One day, Frank is caught off guard by a lovely French photographer named Anna who shares a common interest with him – mannequins. While Frank restores mannequins in his warehouse, Anna loves to photograph them. She also has an art exhibit in which she projects her face onto faceless mannequins. These two would seem perfect for one another, only Anna has no idea just how damaged Frank is. And it is no wonder that Frank is as messed up as he is. Throughout the film, we see flashbacks of his early childhood. Frank’s mother was a prostitute who used to participate in threesomes in front of her little boy. On two occasions, we see her carry on with the various men in her lives, in the bedroom and on the street corner, right in front of her son. Frank naturally harbors much resentment towards his promiscuous mother, and this is one factor that drives him to commit these horrible, graphic murders.
Frank finds that he is falling for Anna. It is much harder for him to act on his impulses around her. These two individuals form a tender bond and find comfort in each others company. But this is hardly a love story. It’s only a matter of time before the evil inside of Frank takes over completely.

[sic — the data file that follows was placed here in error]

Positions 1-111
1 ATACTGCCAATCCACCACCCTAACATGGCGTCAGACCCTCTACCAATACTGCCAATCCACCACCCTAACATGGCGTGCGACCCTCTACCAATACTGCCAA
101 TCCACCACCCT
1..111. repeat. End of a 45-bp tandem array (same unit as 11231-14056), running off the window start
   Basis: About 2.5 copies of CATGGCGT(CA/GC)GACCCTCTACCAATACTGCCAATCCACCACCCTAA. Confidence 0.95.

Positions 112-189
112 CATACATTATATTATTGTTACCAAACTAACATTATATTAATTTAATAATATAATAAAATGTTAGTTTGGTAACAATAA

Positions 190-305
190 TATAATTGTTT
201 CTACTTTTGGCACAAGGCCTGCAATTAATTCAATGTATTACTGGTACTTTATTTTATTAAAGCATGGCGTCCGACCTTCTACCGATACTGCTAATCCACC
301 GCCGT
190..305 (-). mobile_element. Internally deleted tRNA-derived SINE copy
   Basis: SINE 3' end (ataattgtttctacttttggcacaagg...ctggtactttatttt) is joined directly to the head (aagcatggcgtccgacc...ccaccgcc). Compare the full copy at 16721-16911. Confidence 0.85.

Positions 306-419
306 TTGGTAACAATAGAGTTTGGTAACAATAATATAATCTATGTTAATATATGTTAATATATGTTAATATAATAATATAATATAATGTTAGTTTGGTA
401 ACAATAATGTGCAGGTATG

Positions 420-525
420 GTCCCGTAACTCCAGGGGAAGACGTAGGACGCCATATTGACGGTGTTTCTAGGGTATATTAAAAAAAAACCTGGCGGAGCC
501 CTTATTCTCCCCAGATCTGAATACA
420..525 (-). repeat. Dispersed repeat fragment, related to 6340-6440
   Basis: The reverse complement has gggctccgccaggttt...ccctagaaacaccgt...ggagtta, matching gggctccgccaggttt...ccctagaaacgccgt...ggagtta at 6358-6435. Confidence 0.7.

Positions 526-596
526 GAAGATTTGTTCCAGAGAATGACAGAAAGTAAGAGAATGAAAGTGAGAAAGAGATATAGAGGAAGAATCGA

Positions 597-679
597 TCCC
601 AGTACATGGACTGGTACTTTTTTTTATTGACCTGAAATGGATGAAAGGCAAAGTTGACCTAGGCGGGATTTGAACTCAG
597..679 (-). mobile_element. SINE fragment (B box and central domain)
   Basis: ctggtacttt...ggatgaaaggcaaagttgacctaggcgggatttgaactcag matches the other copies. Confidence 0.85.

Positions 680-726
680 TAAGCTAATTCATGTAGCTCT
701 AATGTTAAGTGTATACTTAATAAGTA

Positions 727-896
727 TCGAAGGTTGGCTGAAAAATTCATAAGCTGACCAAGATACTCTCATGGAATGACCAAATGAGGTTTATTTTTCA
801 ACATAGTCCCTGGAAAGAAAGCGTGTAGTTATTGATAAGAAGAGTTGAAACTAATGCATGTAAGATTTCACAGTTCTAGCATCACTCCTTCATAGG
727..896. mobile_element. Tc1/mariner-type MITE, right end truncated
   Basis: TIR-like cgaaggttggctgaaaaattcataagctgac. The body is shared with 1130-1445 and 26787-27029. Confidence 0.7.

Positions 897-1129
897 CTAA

Maniac was directed by Franck Khalfoun and produced by Alexandre Aja, the latter of whom has directed such films as High Tension and the gruesome remake of The Hills Have Eyes. Unlike the original, this remake of Maniac has plenty of style to spare. The entire film is shot from Frank’s POV. Khalfoun places us in Frank’s shoes. We only catch glimpses of his face in reflections from time to time. This is a gimmicky technique that actually serves the film well. The glorious synth-score from composer Rob is one of the best that I have heard all year long, and it really drives home the gritty retro feel that the director is going for. It heightens the entire experience from the opening credits onward.
The performances are incredible. Elijah Wood has never been better than he is here, filling the shoes of a truly demented character, and pulling off the enormous task of making him somewhat sympathetic. Nora Arnezeder is fantastic as Anna, and we worry for her as Frank begins to lose his grip on reality. Actress Megan Duffy is quite memorable as one of Frank’s unfortunate victims, as well.
Every film buff should see Maniac as soon as possible. It does not disappoint, and it’s better than half of the so-called “horror” that is unleashed upon audiences these days. Recommended!
Watch the trailer here.